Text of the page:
Augustin Cal and David Sankar, both in product management at Wolters Kluwer’s ELM Solutions, have spent a good deal of time recently thinking about collaboration. And not just the kind that they bring to their workplace (and to this interview). It’s the kind that law firms and law departments need to learn – separately and together – if they hope to create a cybersecure environment in which to work. As it happens, in September, Cal and Sankar’s company introduced a new application that’s designed to assist them in this effort. The interview has been edited for length and style.
We see almost constant news stories about cybersecurity attacks and breaches. Why are law firms particularly vulnerable to attack and data breaches?
Augustin Cal: Many law firms are lagging behind when it comes to technology. At the same time they are in possession of very sensitive data. This makes law firms a high-risk target for cyberattack. Many law firms don’t take adequate security measures to safeguard confidential client data. Too often we hear about very basic steps that are not being taken: for example, maintaining current patch levels on software or encrypting data. Given all this, it has become increasingly important for companies to implement cybersecurity assessment programs geared specifically toward law firms. The assessment is intended to let the clients know where each of their law firms stand in keeping their data safe.
How are law departments handling the cybersecurity risks inherent in their law firm relationships?
David Sankar: There’s greater recognition among legal departments, more than ever before, that law firm cybersecurity risk is critically important to the legal function, and it’s more than an IT-only responsibility. Historically, cybersecurity risk management was identified as solely an IT task, but there is no doubt today that it requires a legal and IT partnership. Our experience at Wolters Kluwer’s ELM Solutions is that there are varied approaches to how legal departments manage cybersecurity risk.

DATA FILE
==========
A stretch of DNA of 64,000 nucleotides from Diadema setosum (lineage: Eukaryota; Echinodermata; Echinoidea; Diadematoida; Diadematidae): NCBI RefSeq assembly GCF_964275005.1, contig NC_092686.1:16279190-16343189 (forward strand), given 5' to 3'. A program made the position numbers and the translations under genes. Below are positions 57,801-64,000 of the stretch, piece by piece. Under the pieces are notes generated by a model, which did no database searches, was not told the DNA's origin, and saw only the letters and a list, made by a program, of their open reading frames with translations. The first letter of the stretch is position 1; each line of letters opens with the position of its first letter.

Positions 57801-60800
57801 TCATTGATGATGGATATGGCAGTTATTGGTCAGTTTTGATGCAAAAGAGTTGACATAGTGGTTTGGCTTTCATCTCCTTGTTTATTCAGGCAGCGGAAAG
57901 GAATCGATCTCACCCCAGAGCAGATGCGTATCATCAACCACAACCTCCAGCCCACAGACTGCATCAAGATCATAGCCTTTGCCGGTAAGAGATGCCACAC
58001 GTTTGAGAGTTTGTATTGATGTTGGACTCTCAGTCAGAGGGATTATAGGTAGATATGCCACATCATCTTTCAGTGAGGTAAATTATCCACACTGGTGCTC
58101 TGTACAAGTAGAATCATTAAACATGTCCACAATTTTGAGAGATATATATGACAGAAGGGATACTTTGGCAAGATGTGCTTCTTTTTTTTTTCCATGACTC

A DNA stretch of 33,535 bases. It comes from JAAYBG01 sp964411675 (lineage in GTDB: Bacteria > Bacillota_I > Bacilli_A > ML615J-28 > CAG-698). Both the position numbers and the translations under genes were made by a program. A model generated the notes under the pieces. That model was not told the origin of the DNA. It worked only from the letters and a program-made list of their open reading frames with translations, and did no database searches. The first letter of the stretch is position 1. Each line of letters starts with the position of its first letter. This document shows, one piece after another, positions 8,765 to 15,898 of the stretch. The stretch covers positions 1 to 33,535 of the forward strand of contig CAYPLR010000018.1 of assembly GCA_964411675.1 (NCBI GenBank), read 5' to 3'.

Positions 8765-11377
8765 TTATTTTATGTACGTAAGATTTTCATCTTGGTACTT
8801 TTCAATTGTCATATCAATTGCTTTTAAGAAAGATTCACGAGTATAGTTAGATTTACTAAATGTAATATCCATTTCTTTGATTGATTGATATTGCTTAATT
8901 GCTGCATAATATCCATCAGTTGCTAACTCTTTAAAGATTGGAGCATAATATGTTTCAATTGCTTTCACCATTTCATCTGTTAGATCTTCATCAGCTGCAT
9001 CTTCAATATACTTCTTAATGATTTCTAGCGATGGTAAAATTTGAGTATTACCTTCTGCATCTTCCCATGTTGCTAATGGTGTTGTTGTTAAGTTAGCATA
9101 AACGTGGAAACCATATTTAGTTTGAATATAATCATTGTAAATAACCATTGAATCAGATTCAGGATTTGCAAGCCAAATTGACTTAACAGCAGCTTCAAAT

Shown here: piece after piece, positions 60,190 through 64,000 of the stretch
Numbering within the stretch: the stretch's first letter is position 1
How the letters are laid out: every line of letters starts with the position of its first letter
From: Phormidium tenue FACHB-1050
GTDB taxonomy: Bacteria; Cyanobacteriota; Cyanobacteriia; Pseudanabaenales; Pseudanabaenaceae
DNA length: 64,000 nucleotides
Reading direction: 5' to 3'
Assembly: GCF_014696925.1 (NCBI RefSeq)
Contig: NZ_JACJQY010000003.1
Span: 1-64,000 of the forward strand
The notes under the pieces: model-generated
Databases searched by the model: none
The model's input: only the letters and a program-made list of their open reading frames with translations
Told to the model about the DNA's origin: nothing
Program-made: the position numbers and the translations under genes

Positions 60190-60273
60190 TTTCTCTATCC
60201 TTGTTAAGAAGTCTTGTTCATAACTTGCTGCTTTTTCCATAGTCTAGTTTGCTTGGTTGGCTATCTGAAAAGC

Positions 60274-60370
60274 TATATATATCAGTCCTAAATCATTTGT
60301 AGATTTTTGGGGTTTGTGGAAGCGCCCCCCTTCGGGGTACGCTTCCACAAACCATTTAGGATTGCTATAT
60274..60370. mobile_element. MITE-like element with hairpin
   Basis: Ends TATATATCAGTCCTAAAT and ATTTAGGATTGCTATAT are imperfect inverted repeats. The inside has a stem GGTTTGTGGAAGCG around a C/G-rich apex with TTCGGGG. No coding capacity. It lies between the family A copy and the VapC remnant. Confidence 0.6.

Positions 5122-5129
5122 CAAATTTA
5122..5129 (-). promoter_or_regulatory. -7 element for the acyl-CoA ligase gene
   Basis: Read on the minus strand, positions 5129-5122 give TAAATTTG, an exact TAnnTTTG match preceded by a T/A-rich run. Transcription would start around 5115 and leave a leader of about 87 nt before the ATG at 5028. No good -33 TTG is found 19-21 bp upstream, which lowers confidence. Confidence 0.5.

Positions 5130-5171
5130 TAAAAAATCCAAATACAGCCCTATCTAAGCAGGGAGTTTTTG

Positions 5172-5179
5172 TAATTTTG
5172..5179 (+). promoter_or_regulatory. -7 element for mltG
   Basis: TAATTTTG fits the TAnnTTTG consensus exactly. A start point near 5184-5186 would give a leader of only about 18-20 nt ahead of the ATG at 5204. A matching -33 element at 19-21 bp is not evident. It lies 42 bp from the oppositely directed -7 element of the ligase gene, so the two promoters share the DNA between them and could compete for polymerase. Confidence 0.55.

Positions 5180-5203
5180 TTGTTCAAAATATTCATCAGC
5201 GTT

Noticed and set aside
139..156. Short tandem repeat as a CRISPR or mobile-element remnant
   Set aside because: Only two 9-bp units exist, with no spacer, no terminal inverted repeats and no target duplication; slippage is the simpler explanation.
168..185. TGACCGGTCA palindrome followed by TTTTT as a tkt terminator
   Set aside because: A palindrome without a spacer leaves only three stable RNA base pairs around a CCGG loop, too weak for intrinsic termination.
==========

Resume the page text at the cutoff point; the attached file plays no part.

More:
Understanding that cybersecurity is an urgently emerging risk for the legal function, the default response to managing it is and continues to be through spreadsheets and email. It’s kind of a first reaction: When there’s a need, you go to what’s familiar. And for many people, emails to law firms and managing data in spreadsheets are familiar. And that’s OK as long as there is a plan simultaneously being formalized to implement a law firm–specific cybersecurity assessment program.
Emails and spreadsheets are not a viable long-term substitute for purpose-built software. When you look at more mature cybersecurity risk management approaches, you see a full partnership between the law department and information technology and security departments. In addition, purpose-built software is being used to create and manage assessments, to track and analyze the results of the assessments, and to create and take actions on remediation plans. We’ve also seen in some of these more mature programs that companies will partner with third-party consultants in order to execute on these assessments.
Cal: Also, a law department will tailor a program based on risk level. They may judge that some firms require something different than others. Let’s say, for example, there is a mergers and acquisitions firm working on a sensitive M&A project. That firm should not be surprised if they are asked to answer more questions for that client than some of the other firms.